NOMAN, T.H.U.N.D.E.R. AGENTS #1 – If Negative Man was the ultimate loser in the super-powers sweepstakes, then NoMan might have been the all-time winner. He was introduced in T.H.U.N.D.E.R. AGENTS #1 from newcomer Tower Comics, and there wasn’t anything remotely like him to be found in the field. He was conceived by Wally Wood, Larry Ivie and Reed Crandall, the latter two of whom produced his origin story. Aged scientist Doctor Dunn has his mind transplanted into the body of a super-strong blue-skinned, hairless android. Not only does this give him an effectively immortal lifespan, but he can also switch his mind from similar body to similar body–in effect, allowing him to survive a physical death by assuming another form. He’s also armed with an Invisibility Cloak invented by his now-deceased colleague Professor Jennings (who could have used an android body himself, come t think of it.), all of which he uses as an operative of The Higher United Nations Defense Enforcement Reserve in their ongoing battle with both the Warlord and his subterranean legions and the criminal conglomerate S.P.I.D.E.R. NoMan’s best asset was that he could be killed and yet keep on going, similar in its way to Captain Scarlet, and so it was a rare story in which he didn’t demolish several android bodies. Sadly for THUNDER’s budget, each of those androids cost a cool million dollars to manufacture, so NoMan was far from their most cost-effective Agent. But you can’t put a price tag on world freedom, after all.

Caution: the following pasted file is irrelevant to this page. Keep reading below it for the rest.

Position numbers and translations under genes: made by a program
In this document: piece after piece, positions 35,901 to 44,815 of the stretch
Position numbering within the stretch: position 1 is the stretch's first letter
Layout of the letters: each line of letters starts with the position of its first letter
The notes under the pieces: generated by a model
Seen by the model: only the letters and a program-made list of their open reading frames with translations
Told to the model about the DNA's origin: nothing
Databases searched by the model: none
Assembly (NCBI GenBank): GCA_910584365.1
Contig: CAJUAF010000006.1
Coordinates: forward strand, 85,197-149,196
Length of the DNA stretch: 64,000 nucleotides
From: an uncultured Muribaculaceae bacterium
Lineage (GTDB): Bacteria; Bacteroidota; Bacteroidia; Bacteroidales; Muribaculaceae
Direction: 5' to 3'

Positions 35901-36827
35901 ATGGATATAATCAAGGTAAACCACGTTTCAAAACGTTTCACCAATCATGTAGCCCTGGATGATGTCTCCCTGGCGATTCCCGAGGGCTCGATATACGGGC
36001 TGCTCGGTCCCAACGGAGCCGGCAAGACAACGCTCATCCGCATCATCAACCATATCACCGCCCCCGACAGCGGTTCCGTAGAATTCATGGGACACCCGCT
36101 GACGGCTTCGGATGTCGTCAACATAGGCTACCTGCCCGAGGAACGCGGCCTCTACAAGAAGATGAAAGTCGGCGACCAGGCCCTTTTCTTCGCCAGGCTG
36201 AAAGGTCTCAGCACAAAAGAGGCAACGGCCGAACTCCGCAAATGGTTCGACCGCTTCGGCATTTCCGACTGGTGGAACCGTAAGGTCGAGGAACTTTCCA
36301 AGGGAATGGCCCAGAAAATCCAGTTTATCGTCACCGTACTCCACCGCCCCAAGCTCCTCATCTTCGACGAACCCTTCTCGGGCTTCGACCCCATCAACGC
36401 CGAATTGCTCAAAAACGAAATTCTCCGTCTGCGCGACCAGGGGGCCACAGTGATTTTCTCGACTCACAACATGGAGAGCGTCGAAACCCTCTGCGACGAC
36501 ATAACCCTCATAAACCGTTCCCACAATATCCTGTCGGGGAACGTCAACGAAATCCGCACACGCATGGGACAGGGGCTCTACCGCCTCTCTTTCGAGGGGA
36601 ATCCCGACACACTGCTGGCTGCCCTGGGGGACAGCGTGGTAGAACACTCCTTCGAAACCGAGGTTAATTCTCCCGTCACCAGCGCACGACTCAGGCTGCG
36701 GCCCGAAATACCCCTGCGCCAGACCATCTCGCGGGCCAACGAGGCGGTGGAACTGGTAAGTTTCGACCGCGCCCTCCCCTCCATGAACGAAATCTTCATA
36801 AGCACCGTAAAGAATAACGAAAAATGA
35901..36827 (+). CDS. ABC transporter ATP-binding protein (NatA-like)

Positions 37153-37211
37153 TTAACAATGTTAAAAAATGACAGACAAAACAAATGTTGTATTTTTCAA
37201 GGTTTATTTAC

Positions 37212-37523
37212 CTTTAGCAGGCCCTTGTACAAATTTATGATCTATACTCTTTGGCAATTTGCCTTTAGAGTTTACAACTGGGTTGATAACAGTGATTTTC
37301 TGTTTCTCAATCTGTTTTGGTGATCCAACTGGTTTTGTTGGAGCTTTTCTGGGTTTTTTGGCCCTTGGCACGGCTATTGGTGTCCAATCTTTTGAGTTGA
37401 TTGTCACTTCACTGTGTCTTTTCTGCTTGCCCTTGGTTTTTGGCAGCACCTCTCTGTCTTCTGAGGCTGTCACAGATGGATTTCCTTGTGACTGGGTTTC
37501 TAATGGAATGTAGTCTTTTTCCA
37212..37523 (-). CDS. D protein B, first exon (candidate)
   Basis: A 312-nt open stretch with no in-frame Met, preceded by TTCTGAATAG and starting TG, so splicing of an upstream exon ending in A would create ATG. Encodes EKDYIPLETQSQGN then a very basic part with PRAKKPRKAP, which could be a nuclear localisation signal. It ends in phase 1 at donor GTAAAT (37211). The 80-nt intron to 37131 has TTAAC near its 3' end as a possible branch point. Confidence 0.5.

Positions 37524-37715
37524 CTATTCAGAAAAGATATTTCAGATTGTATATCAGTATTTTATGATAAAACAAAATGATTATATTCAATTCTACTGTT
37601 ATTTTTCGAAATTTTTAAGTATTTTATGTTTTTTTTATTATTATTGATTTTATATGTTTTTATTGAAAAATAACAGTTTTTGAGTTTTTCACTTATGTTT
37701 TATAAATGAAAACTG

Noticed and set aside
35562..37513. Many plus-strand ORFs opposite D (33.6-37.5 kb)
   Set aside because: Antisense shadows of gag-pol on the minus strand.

ROBBY REED, DIAL “H” FOR HERO, HOUSE OF MYSTERY #156 – Sockamagee! was the exclamation used by teenaged hero Robby Reed (and if you can figure out how to pronounce that, you’re a better person than I am despite fifty years of pondering.) Robby was a good-hearted kid living with his grandfather in rural Littleville, a town more regularly menaced by super-villains and alien invasions than one might expect. One day, while fleeing from a robot attack, Robby falls into a disused cave, where he finds a strange alien dial covered in unfamiliar letters. Somehow translating this text into English–a feat that would alone be enough to earn him scientific plaudits–Robby discovers that any time he dials the letters H-E-R-O on the thing, he is transformed into a different super hero. Dialing O-R-E-H will return him to normal, of course. And so, Robby becomes the one-person super-team of Littleville, dialing himself into different identities in order to protect his town and the world from an assortment of weird menaces. Taking their inspiration no doubt from the popular film Dial “M” For Murder, writer Dave Wood and artist Jim Mooney created DIAL “H” FOR HERO as a new feature in HOUSE OF MYSTERY, which had formerly been a mystery anthology before becoming home to the displaced adventures of the Martian Manhunter. The Manhunter wasn’t enough of a sales draw, though, so something new was needed. The downfall of Robby Reed was likely the fact that most of his superhuman identities weren’t all that wonderful, either in concept or design. And that makes sense–why would you want to waste a potentially profitable design or idea on a character who’d wind up as a throw-away in a single story? Robby’s finest hour likely came when DC needed to protect their rights to Plastic Man, a character they’d purchased from the defunct Quality Comics, but whom they hadn’t been publishing. After Plastic Man was used in an unauthorized garment ad, DC was quick to have Robby assume the identity of that long-ago crimefighter so as to reassert their rights to the intellectual property. Response must have been encouraging, as a Plastic man revival was launched soon afterwards. Robby himself would go through ups and downs after his series ended, being cast as a villain sometimes, or a benefactor in others. But never again did he get the chance to be the hero of his own story.